The BRICS need to develop new sanction-proof financial infrastructure. Source: Getty Images/Fotobank
Imagine going to a grocery store with a large shopping list, and patiently buying fortnightly provisions and then waiting in a queue for a long time and then finding out that your debit card transaction was denied. When Visa and MasterCard decided to implement Barack Obama’s sanctions in word and spirit, half a million Russians suddenly were in a danger of such a situation. Their cards could only be used to withdraw cash. An overwhelming majority of these people had absolutely nothing to with the Crimean reunification with Russia, but had to pay the price for Western economic warfare.
Being a man of action, Vladimir Putin has ordered that a domestic payment system come into place in the near future. This will turn out to be a blessing for Russia and hit the international payment systems where it hurts the most: their own profits. Visa and MasterCard stand to lose more than $3 billion a year as a result of Russia having a domestic system in place. India should follow suit and set up a domestic system as a growing number of its citizens use plastic money. It is not entirely clear when the RuPay system, which is being developed by the National Payments Corporation of India, will be widely available across the country.
Over the last few decades, global interdependence has translated more into emerging economies being dependent on Western systems. It goes without say that an IMF bailout of an emerging economy will come with far more strict conditions than one that bails out a Western economy. The BRICS just do not have enough of a say in the way the Bretton Woods institutions function. It’s unfortunate that an idea like the BRICS bank, which should have come into fruition by now, is still stuck and is likely to become a reality only by 2019.
A growing numbers of countries in Asia, Africa and South America are frustrated with the bullying that is a part and parcel of the Western-dominated institutions. The BRICS are seen as a counterweight and inspiration in the quest for a new world order. The upcoming summit of the grouping in Brazil should have a single-minded focus to set up the kind of infrastructure that creates a firewall against economic sanctions.
Indirect victims of sanctions
I have always believed that economic sanctions do more harm than good and usually have a larger impact on those who weren’t the intended targets. When there were global calls for even tourists to boycott Myanmar over the imprisonment of Aung San Suu Kyi, I visited the country not because I supported the military junta, but because I realised that responsible tourism (avoiding government-run services) would only benefit the poor people of the country. Starving the common folk of a country is in way going to make their lives better.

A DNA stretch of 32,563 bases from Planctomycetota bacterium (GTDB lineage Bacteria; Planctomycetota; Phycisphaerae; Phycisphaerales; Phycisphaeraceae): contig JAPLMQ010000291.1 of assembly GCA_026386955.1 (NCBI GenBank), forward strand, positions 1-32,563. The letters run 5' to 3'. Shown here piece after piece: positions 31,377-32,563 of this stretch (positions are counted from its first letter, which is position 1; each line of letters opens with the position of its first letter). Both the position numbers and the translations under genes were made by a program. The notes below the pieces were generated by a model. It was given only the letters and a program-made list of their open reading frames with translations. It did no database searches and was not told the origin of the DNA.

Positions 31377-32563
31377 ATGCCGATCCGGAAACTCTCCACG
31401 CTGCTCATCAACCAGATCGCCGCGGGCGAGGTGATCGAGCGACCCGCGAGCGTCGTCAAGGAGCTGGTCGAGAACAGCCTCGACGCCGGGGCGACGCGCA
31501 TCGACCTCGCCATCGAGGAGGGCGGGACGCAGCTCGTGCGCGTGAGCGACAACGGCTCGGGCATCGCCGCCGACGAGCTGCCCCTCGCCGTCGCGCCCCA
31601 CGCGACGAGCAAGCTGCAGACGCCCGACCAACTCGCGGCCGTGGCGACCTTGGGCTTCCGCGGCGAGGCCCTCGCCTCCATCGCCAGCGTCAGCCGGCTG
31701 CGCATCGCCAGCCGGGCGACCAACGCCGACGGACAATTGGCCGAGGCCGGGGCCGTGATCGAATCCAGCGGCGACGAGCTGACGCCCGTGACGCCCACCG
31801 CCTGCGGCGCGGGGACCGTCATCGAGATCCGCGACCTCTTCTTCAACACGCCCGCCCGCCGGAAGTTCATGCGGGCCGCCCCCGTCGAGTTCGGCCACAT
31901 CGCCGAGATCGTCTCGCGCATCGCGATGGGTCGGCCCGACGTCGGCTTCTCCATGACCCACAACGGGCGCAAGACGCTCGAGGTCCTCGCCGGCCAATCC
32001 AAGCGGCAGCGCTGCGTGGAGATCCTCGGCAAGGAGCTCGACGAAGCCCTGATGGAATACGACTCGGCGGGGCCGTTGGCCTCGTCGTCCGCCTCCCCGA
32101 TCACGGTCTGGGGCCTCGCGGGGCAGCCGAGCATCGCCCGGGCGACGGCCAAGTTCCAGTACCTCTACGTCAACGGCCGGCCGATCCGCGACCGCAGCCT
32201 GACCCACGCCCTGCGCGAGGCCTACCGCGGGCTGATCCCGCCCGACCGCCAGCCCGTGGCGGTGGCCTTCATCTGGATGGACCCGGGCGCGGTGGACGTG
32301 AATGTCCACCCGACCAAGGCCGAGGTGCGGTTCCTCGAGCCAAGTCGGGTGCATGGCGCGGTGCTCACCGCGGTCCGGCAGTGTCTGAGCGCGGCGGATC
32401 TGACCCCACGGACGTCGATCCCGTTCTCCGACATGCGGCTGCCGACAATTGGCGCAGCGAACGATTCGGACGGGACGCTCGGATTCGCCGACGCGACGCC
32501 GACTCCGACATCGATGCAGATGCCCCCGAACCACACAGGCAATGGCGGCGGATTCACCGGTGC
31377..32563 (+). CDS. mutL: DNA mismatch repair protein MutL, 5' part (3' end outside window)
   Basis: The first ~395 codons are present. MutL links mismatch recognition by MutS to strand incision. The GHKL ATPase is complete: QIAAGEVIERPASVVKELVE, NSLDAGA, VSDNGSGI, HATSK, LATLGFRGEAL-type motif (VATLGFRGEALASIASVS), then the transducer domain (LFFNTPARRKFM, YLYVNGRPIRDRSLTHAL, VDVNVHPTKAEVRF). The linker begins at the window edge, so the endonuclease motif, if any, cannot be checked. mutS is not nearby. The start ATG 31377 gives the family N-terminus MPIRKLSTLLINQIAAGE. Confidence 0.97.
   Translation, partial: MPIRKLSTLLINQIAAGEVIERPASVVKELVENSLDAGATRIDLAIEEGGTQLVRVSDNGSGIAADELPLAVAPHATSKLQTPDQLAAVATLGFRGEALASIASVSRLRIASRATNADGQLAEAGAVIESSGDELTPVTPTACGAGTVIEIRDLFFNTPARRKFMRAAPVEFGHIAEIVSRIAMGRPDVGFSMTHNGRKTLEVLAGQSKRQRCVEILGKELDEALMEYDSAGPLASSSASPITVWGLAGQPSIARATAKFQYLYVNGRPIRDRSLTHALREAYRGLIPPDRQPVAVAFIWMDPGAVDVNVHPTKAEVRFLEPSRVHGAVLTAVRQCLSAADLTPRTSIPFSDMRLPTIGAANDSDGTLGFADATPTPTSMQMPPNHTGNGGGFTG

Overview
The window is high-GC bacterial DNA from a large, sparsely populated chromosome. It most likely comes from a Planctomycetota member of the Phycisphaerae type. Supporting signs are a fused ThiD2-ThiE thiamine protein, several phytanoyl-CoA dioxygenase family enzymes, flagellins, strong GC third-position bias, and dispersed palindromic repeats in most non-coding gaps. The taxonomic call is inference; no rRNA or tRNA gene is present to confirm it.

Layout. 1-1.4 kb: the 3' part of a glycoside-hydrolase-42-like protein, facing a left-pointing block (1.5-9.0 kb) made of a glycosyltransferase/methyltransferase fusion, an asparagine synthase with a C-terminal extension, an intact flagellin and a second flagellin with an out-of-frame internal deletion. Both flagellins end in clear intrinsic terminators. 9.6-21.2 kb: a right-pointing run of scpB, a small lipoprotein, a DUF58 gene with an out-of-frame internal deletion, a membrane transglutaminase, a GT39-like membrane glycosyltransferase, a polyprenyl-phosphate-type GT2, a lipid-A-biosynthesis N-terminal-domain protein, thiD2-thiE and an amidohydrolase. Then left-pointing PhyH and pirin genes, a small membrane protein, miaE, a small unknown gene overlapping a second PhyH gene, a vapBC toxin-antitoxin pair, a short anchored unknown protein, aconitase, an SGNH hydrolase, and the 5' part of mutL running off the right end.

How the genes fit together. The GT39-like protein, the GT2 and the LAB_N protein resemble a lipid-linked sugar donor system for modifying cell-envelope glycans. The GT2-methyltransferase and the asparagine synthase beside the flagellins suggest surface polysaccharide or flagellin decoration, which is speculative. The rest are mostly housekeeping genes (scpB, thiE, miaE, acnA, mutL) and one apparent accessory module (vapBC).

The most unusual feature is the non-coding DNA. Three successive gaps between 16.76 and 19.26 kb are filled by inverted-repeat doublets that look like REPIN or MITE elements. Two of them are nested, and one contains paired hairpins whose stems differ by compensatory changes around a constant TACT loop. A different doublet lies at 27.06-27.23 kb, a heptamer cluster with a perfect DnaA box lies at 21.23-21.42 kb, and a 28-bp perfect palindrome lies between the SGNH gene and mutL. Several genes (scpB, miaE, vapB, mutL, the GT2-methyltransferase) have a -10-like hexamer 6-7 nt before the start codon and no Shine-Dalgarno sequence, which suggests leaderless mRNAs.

On a macro-level, India, which imports more than 70 percent of its energy requirements, is one of the losers from international sanctions on Iran. The Iran-Pakistan-India pipeline had to be abandoned by New Delhi on account of pressure from Washington. Those who raise the Pakistan bogeyman forget that Iran guaranteed supply and/or financial compensation in case there was a problem created by India’s neighbour. New Delhi was also coerced in reducing crude imports from Iran and at the moment both sides are still looking at some mechanism where Teheran can be paid for crude.
Reports have emerged that Russia is once again in talks with Iran for an oil-for-goods swap. In January, the volume of such a deal was estimated at $1.5 billion. It is widely believed that India is also negotiating a similar deal. The decision makers in New Delhi may finally come to an understanding that India will probably never be seen as an equal and will most likely not even be seen a genuine partner for the West, unless it volunteers to become a lieutenant to the US on the lines of the UK. It’s time that the foreign policy establishment of the country put Indian interests ahead of everything else and ensured that the country will not be in a position where sanctions can have a crippling economic effect.
India’s interests lie in the strengthening of BRICS both as an economic and a political grouping. Russia could not get isolated internationally after the Crimean reunification largely because the BRICS rallied and came out in support of the country. Given the fact that the West has rarely been sympathetic or taken India’s side in any international dispute, the day may not be far when the country may face the wrath of sanctions on some flimsy grounds.
A proper insulation mechanism and a stronger BRICS would be the best ways to dodge economic warfare.
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